WASHINGTON — The United States banned the export of weapons and defense services to South Sudan on Friday in a reflection of the Trump administration’s growing frustration over that nation’s grinding civil war.
The ban has little practical effect, since the United States does not sell weapons to the country. But the announcement on Friday was the first step in a broader effort to cut off weapons to a conflict that has put 1.5 million people on the brink of starvation.
Heather Nauert, the State Department’s spokeswoman, said the administration would soon resume a push begun under President Barack Obama for the United Nations Security Council to impose a global arms ban against South Sudan.
Nikki R. Haley, the American ambassador to the United Nations, called for an arms embargo last week. Ms. Haley visited South Sudan in October, and the State Department is largely taking its cues on the issue from her.
“I was pleased to see the administration move in this direction, and I think Nikki Haley has led that movement,” said Linda Thomas-Greenfield, who was assistant secretary of state for African affairs during the Obama administration.
The Obama administration helped midwife the birth of oil-rich South Sudan as an independent nation in 2011. When civil war erupted there in 2013 after President Salva Kiir, an ethnic Dinka, accused his former deputy, Riek Machar, an ethnic Neur, of fomenting a coup, the United States initially sided with Mr. Kiir.
But as government forces abrogated or ignored a peace agreement and a series of cease-fires, Washington’s frustration with Mr. Kiir grew. In the latest example, the country’s military forces captured the rebel-held town of Lasu in December, creating yet another flow of refugees, despite a unilateral cease-fire that Mr. Kiir had declared in May.
Tens of thousands of people have died in the conflict, more than two million have fled to neighboring countries and almost two million more are internally displaced, despite the presence of 17,000 United Nations peacekeepers in the country.
The crisis comes as a drought in nearby Somalia, Ethiopia and Kenya has put millions more at risk of starvation. Some top officials close to Mr. Kiir have been placed under sanctions by the United States, and on Monday the African Union expressed support for imposing sanctions on leaders who are violating cease-fires in South Sudan.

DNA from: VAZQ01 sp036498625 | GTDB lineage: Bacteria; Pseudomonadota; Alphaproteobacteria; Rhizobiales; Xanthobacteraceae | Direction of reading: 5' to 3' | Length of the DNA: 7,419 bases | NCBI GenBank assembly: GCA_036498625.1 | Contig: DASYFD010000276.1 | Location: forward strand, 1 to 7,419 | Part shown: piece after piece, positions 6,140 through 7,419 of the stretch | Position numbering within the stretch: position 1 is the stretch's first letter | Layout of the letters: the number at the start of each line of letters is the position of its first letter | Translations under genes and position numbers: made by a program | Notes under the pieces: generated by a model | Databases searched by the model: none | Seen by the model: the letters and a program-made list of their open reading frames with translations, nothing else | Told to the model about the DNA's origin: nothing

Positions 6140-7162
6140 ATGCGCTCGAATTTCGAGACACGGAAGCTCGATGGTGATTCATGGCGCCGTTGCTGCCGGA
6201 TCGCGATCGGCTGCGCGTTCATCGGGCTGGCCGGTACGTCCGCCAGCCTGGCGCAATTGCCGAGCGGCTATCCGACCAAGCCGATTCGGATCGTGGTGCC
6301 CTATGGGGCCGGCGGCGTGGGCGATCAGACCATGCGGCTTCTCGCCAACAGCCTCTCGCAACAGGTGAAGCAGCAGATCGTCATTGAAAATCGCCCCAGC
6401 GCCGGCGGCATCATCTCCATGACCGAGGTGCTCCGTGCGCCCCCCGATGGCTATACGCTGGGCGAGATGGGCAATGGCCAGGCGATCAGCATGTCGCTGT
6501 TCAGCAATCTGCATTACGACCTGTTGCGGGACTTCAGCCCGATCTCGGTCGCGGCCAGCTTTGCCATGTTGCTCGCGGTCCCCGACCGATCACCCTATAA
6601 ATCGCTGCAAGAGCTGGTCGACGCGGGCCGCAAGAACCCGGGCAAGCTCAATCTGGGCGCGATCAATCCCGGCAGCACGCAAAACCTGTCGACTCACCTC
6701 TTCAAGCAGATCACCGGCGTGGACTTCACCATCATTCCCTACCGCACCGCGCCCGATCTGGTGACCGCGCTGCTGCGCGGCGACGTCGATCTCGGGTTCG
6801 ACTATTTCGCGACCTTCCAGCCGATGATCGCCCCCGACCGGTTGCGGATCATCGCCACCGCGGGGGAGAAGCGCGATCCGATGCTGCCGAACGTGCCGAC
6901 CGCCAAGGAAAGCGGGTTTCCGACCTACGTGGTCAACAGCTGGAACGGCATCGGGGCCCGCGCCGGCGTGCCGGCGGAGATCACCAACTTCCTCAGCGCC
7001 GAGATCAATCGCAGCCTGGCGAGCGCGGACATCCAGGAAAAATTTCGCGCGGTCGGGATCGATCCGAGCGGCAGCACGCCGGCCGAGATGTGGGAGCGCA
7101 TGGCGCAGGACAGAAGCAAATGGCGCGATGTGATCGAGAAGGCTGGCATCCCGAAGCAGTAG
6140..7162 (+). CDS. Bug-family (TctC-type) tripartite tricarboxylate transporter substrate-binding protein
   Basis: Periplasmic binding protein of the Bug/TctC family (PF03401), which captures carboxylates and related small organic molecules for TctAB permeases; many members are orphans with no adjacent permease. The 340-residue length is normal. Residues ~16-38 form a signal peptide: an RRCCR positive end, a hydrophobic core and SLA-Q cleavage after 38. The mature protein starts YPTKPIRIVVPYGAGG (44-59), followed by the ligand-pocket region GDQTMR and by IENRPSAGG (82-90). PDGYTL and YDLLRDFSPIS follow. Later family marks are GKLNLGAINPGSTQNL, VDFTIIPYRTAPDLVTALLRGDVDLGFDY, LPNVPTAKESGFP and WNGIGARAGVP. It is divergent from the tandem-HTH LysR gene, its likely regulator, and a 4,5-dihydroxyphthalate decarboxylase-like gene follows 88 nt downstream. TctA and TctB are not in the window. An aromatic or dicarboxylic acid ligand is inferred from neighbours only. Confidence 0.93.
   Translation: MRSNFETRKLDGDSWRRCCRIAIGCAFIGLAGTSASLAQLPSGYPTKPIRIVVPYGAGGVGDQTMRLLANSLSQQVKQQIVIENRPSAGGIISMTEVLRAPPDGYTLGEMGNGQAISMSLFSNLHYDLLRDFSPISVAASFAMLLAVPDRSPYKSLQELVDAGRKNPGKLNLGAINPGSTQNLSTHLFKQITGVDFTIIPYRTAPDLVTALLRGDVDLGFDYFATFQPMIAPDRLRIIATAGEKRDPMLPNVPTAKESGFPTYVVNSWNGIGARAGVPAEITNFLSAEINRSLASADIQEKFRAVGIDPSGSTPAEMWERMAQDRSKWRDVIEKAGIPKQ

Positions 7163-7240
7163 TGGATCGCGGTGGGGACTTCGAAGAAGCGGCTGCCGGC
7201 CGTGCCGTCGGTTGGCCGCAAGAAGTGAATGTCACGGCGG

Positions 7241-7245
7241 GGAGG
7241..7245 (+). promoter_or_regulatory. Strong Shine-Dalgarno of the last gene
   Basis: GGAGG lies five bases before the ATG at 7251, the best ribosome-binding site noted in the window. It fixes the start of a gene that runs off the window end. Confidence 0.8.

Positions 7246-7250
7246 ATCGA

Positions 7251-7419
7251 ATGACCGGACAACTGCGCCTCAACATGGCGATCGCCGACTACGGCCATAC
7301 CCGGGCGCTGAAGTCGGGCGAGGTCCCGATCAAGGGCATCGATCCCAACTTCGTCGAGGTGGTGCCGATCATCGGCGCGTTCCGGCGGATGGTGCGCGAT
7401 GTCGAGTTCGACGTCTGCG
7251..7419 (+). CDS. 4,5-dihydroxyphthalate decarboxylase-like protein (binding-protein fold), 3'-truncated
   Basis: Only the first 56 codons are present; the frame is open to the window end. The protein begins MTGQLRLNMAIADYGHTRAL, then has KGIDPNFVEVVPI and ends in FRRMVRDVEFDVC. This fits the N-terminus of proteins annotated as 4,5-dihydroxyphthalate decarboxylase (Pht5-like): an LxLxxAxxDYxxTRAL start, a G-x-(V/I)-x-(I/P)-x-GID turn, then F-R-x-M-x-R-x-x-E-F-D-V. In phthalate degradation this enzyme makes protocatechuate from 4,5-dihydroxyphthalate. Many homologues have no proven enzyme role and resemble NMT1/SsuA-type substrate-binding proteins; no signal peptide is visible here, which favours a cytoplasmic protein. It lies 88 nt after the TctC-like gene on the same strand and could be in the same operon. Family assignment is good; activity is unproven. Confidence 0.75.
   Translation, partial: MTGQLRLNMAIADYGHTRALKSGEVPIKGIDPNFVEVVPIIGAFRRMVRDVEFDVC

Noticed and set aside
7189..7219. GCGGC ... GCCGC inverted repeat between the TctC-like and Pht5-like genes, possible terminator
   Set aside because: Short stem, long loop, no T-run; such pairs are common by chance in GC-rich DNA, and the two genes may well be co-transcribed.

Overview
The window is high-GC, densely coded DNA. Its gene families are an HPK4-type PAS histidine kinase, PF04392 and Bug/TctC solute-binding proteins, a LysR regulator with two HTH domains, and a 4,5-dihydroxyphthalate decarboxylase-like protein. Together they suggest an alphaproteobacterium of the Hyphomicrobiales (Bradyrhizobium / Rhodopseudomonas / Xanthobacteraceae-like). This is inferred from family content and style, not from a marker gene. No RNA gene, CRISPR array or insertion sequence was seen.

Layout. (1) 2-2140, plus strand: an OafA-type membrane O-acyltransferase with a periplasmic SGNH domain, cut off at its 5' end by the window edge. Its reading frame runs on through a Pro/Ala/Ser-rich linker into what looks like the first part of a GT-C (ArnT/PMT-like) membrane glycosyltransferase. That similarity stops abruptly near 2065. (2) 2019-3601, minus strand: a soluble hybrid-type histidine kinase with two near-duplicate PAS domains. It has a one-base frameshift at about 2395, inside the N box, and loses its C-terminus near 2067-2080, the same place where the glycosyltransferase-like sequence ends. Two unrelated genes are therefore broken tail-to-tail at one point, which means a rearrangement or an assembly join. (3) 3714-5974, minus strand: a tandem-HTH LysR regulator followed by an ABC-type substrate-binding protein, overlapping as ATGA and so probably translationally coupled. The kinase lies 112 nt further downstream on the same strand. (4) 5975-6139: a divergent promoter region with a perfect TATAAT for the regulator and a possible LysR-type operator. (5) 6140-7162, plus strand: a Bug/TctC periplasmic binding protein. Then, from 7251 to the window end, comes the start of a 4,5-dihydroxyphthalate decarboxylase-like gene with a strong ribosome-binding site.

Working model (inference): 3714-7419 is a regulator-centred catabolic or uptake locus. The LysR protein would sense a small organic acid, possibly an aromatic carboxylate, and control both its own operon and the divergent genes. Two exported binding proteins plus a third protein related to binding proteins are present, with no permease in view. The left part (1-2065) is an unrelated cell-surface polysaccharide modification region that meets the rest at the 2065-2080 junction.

Uganda, which sent troops to fight on the side of the government of South Sudan in the early stages of the war, is still feeding the conflict with weapons, said Richard Downie, deputy director of the Africa program at the Center for Strategic and International Studies, who visited the region in January. Uganda receives considerable security and development assistance from the United States.
“So we give Uganda all this aid, and yet it’s been fueling the conflict, so they’ve been playing us,” Mr. Downie said.
Neither Ms. Thomas-Greenfield nor Mr. Downie believed the United Nations would vote to impose an arms embargo, since Russia and China tend to oppose such efforts as meddlesome. And even if one were passed, neither thought it would do much good.
“An arms embargo is not going to change anything, but there are not a lot of good options out there,” Mr. Downie said.
Ms. Thomas-Greenfield said there was not much else the United States could do. “I still think we should try for an embargo,” she said.
Also Friday, the Treasury Department imposed sanctions on six people and seven companies associated with Hezbollah, the Iranian-backed political and military organization that is deeply entwined in Lebanon’s government and backs President Bashar al-Assad of Syria in the civil war in that country.
The designation is intended not only to punish Hezbollah but also to signal that American efforts against Iran go beyond the Trump administration’s focus on renegotiating the 2015 Iran nuclear pact.
First Published by The New York Time